Increasing TV streaming audience and decreasing cable TV market share will also have consequences on the sports broadcasting market

Here’s a topic that caught my attention after reading a news story on an American website that said cable TV has lost its supremacy to streaming for the first time in the United States. The trend is strong all over the world that streaming TVs are becoming the most watched audio-visual service at the expense of traditional TVs.

Market share of traditional TV has fallen below 50% in the US

According to traditional TV usage, defined by terrestrial (antenna) and pay-TV (cable and satellite) broadcast TV services, fell below 50% for the first time in history, according to Nielsen’s monthly streaming report.

Broadcast TV viewership fell to 20% in July, and pay TV customers fell to 29.6% of viewers. On the other hand, streaming services (e.g. NETFLIX, YOU TUBE, AMAZON PRIME, HBO MAX,) reached an all-time high of 38.7% of TV usage, while video-on-demand services, DVD playback and audio streaming accounted for 11.6%.

What’s happening in the sports broadcasting market in America

It’s well known that the performance sports market in America is the largest in the world, with top live broadcasts – see the Super Bowl, and leagues paying huge salaries to athletes because they can afford to (see NBA salaries), with the money coming mainly from TV rights. Sports is still the king of broadcast and cable TV ratings. But streaming is starting to change the way we watch sports and will change it even more in the future.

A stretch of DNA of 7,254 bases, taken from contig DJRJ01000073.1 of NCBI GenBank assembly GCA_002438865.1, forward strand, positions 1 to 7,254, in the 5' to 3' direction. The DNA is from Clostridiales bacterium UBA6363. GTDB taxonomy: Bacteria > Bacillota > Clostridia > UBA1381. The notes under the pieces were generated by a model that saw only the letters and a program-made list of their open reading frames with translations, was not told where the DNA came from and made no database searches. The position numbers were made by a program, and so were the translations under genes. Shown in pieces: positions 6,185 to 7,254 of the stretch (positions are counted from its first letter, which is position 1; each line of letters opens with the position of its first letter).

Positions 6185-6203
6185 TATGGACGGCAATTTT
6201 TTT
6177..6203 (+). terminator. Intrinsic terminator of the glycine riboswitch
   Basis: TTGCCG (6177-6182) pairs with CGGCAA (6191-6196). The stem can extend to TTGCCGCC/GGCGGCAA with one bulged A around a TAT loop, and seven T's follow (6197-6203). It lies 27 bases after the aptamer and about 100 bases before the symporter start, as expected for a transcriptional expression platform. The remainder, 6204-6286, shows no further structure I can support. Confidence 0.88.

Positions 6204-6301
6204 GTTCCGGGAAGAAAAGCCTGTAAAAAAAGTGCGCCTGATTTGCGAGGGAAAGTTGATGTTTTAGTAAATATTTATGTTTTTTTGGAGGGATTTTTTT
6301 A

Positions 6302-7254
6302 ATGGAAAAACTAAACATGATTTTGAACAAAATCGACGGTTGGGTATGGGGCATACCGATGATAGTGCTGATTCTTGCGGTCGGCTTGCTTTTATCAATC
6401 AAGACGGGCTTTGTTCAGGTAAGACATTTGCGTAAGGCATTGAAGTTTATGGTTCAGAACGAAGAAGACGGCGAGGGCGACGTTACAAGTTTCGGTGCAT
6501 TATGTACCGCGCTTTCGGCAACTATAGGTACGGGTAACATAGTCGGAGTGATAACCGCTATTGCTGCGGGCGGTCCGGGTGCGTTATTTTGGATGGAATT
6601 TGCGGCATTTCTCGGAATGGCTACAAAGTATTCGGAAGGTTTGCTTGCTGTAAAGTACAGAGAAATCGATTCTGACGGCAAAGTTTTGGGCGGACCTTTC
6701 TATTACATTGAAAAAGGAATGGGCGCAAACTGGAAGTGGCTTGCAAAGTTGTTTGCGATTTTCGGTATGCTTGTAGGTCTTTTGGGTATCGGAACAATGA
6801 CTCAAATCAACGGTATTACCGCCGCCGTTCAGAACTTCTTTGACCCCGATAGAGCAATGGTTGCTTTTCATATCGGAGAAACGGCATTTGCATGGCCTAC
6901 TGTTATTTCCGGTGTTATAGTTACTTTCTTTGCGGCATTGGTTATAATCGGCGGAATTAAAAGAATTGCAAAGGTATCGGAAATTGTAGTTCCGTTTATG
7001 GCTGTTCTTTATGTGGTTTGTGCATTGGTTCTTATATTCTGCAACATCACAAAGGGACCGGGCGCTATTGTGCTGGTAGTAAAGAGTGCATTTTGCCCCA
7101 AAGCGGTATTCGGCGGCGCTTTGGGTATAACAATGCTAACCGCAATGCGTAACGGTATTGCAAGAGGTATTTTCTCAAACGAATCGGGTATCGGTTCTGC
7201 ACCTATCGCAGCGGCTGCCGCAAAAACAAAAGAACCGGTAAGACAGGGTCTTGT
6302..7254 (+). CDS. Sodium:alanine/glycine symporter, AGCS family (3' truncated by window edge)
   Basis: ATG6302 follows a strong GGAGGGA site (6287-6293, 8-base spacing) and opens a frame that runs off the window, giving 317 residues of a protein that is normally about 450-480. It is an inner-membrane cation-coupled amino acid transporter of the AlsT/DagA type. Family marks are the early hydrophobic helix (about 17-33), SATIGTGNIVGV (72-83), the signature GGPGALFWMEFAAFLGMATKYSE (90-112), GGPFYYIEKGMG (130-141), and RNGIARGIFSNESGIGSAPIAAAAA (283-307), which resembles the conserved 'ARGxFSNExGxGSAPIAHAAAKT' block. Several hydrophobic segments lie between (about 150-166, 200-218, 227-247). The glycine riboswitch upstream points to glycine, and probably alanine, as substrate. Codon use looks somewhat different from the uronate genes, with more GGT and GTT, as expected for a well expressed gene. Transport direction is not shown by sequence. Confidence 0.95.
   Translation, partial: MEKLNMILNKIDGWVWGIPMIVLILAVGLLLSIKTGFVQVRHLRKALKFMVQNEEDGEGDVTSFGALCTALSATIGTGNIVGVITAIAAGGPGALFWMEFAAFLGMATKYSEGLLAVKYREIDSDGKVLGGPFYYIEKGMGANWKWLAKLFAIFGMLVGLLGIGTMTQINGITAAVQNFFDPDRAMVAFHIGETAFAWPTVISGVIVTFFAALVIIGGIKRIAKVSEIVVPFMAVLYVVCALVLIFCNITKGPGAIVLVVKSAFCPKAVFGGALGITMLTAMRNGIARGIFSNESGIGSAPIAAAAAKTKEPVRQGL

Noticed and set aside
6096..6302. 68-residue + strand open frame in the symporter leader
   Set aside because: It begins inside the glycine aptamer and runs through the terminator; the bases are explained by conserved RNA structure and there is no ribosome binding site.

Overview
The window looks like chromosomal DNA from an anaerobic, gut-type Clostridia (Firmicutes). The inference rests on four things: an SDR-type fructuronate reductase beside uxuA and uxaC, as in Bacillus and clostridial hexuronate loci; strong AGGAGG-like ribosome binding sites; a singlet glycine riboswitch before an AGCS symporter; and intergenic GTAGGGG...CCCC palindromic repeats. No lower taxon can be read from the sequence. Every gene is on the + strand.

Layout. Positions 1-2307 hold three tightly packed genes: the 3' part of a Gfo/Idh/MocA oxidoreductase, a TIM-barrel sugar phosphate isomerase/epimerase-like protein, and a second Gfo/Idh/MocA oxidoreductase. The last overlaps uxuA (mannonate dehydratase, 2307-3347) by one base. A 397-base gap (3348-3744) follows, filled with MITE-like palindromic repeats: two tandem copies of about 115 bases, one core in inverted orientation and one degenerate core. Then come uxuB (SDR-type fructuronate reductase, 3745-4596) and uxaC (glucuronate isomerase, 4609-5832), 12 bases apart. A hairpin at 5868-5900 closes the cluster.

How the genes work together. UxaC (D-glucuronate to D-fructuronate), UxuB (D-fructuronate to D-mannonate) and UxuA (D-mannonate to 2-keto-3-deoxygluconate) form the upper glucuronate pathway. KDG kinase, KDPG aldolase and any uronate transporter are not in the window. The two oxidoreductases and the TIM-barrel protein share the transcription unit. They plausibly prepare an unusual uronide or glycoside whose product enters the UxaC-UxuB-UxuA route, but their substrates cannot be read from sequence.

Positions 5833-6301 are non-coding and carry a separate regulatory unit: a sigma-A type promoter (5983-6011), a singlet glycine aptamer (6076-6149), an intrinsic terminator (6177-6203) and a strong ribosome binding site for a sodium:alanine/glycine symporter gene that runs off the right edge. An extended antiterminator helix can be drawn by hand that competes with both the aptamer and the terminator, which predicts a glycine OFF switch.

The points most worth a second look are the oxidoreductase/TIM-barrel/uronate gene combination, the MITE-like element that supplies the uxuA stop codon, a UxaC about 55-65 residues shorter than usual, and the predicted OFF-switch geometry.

The deal MLS signed with Apple TV+ was a big success for the American soccer league. Of course the arrival of Lionel Messi has had an incredible impact in America, with the Argentine footballer already winning his first trophy with his team, Inter Miami. Major League Baseball also has a Friday night national game on Apple TV+ every week, and Apple has expanded its baseball coverage to 60 countries around the world. Last year, they streamed games in 13 countries.

The biggest, of course, is the NFL’s move of its coveted Sunday Ticket to YouTube TV. It has been exclusively owned by DirecTV since 1994.

So the streaming market in the US is getting better and better and is gradually taking over the most important championships on the North American continent by offering them in streaming to its consumers.

What’s happening in Romania with streaming and sports

Sport is getting big ratings overseas, but it’s also getting good ratings in Romania. Matches of the national men’s football or women’s handball teams get high ratings, international cup matches of our traditional teams such as FCSB also get high ratings. But local sport is not yet present on streaming channels. headlined in 2019 that almost half of Romanians have subscriptions to streaming channels. After the years of pandemonium that followed the 50% percentage has surely been exceeded. So the prerequisites for moving some of the sports broadcasts to streaming channels exist.

At the moment the demographic factor that exists and the growing divide between low and high income people means that the step towards paying a subscription to a streaming TV to watch a live sports broadcast is not yet taken.

The audience of traditional TV channels is now mainly driven by older people who watch on average an hour more TV than younger people. And many advertisers are getting drunk on cold water and smugly making their tables and charts with their pompous ratings and market shares, justifying the money they are throwing out of the window without regard to reality. Many sports broadcasts are watched by almost no one, and those who watch are insignificant to the advertiser’s target customer base, in other words they are not targeted, their products and services are not bought by them.